The measurement of decent work in South Africa: a new attempt at studying quality of work

dc.contributor.authorMackett, Odile
dc.descriptionA thesis submitted in fulfilment to the degree of Doctor of Philosophy to the Faculty of Commerce, Law and Management, School of Economics & Finance, University of the Witwatersrand
dc.description.abstractThe quality of work is central to the growing inequalities in Africa and the world. Central to concerns about the decline in ‘labour share’ is the notion of decent work. In 1999, the International Labour Organisation coined the term ‘decent work’. The purpose of the Decent Work Agenda was not only to establish a definition of good work which can be used as a yardstick for workers, but also to create unity among workers, governments, and employers. Since the development of the term, numerous studies have been undertaken on the quantifiable aspects of the decent work framework, however, almost each study undertaken on the topic has measured different aspects of decent work or limited its enquiry to certain aspects of the definition of the term. As such, no study has measured decent work in a way which is reproducible without the resources which are required to undertake a survey. The purpose of this study is to construct a decent work index, using an iteration of the South African Labour Force Survey. This is useful firstly to identify measures which currently exist in secondary data and it is secondly beneficial in identifying shortcomings in relation to the use of the Labour Force Survey to measure decent work. Using sub-major (2-digit) occupation groups as units of analysis, the study found that there is an expected pattern around how occupations measure in relation to their degree of ‘decency’, meaning that higher paid professionals tend to have more decent occupations compared to low-skilled workers in elementary occupations. However, the higher up the occupational ladder the occupation is, the lower they score in terms of certain indicators, such as decent working time, and balancing work, family, and personal life. Furthermore, the study finds that occupation groups often score differently when the indicators which make up the decent work index are viewed individually rather than as a composite index. These findings imply that operationalising the idea and practice of decent work to understand and address inequality is no easy matter, but that democratising work to highlight the needs and preferences of workers could be one step in the right direction. At the minimum, it requires some engagement with different aspects of decent work in relation to different occupations. Analytically, a more nuanced conceptualisation of decent work is preferable to simple wage-based approaches often utilised by organisations representing the interests of workers.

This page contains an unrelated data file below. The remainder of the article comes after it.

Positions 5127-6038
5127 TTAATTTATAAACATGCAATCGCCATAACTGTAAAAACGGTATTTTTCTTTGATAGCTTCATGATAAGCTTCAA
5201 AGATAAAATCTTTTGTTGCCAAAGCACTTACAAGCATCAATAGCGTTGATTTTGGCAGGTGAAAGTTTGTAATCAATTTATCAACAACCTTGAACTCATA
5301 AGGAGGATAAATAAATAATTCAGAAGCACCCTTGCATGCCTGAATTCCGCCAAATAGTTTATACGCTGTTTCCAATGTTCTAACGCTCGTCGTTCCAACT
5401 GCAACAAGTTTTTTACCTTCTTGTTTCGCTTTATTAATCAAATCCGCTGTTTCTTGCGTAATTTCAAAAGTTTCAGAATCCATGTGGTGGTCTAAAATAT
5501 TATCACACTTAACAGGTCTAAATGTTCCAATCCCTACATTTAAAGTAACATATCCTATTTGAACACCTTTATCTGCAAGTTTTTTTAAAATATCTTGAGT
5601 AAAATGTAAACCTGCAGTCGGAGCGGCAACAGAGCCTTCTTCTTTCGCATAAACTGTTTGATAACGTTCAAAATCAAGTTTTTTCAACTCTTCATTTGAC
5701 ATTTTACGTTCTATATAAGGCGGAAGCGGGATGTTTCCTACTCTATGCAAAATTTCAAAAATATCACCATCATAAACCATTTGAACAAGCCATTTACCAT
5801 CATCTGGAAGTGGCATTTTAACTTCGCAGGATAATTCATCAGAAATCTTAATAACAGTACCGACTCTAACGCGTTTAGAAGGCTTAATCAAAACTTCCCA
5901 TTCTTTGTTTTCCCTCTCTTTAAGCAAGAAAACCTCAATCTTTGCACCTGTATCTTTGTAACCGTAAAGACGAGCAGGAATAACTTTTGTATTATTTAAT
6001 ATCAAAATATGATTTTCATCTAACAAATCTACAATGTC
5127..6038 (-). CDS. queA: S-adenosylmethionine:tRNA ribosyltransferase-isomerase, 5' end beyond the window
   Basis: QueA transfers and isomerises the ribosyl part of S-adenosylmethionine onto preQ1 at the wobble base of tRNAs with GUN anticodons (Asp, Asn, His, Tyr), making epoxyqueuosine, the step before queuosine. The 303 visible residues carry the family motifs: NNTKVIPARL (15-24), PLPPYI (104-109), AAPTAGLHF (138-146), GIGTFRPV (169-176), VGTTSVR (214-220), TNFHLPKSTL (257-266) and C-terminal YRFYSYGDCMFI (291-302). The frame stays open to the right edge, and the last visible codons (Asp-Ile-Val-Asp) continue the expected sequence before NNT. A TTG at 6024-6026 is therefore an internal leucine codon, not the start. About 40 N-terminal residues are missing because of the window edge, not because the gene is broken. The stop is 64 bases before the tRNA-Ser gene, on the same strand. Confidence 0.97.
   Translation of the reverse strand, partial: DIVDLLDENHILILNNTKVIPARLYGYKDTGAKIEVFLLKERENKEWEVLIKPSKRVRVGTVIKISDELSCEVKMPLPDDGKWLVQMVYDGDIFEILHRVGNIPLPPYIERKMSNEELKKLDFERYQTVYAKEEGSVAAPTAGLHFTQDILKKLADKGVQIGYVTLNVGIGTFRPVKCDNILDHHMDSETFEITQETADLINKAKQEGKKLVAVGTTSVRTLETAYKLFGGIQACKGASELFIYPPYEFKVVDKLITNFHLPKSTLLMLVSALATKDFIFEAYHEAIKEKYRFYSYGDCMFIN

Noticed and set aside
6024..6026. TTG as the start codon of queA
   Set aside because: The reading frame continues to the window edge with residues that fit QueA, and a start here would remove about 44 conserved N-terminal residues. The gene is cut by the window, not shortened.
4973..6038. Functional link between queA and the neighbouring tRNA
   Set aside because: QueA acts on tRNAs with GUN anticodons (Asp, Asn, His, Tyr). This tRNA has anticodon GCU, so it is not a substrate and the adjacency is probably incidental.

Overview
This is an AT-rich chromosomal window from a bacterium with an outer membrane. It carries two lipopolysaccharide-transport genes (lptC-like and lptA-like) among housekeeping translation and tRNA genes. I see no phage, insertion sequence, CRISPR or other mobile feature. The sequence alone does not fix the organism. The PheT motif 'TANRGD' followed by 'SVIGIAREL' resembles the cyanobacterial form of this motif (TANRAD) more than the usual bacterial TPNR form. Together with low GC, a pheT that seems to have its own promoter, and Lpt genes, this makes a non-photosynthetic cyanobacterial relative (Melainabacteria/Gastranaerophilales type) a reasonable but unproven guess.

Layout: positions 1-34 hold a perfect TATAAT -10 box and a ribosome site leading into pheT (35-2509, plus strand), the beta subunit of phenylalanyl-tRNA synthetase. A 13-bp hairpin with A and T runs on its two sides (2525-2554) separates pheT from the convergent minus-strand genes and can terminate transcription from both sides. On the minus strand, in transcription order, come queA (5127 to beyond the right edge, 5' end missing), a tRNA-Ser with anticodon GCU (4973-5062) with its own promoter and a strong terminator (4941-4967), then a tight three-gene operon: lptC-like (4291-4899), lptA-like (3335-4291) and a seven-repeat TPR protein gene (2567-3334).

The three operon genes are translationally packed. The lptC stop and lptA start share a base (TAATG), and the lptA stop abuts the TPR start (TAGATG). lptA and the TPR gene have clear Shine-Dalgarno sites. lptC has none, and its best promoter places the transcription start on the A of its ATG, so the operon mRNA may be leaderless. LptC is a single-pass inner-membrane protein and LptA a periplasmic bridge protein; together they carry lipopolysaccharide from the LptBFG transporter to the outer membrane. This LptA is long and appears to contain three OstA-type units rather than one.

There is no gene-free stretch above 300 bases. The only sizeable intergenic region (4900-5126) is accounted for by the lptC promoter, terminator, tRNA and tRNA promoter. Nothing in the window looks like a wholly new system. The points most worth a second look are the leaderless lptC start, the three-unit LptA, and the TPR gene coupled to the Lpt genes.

dc.description.librarianXN (2024)
dc.facultyFaculty of Commerce, Law and Management
dc.rights.holderUniversity of the Witswatersrand, Johannesburg
dc.schoolWits School of Governance
dc.subjectDecent work
dc.subjectLabour market
dc.subjectLabour force survey
dc.subject.otherSDG-8: Decent work and economic growth
dc.titleThe measurement of decent work in South Africa: a new attempt at studying quality of work
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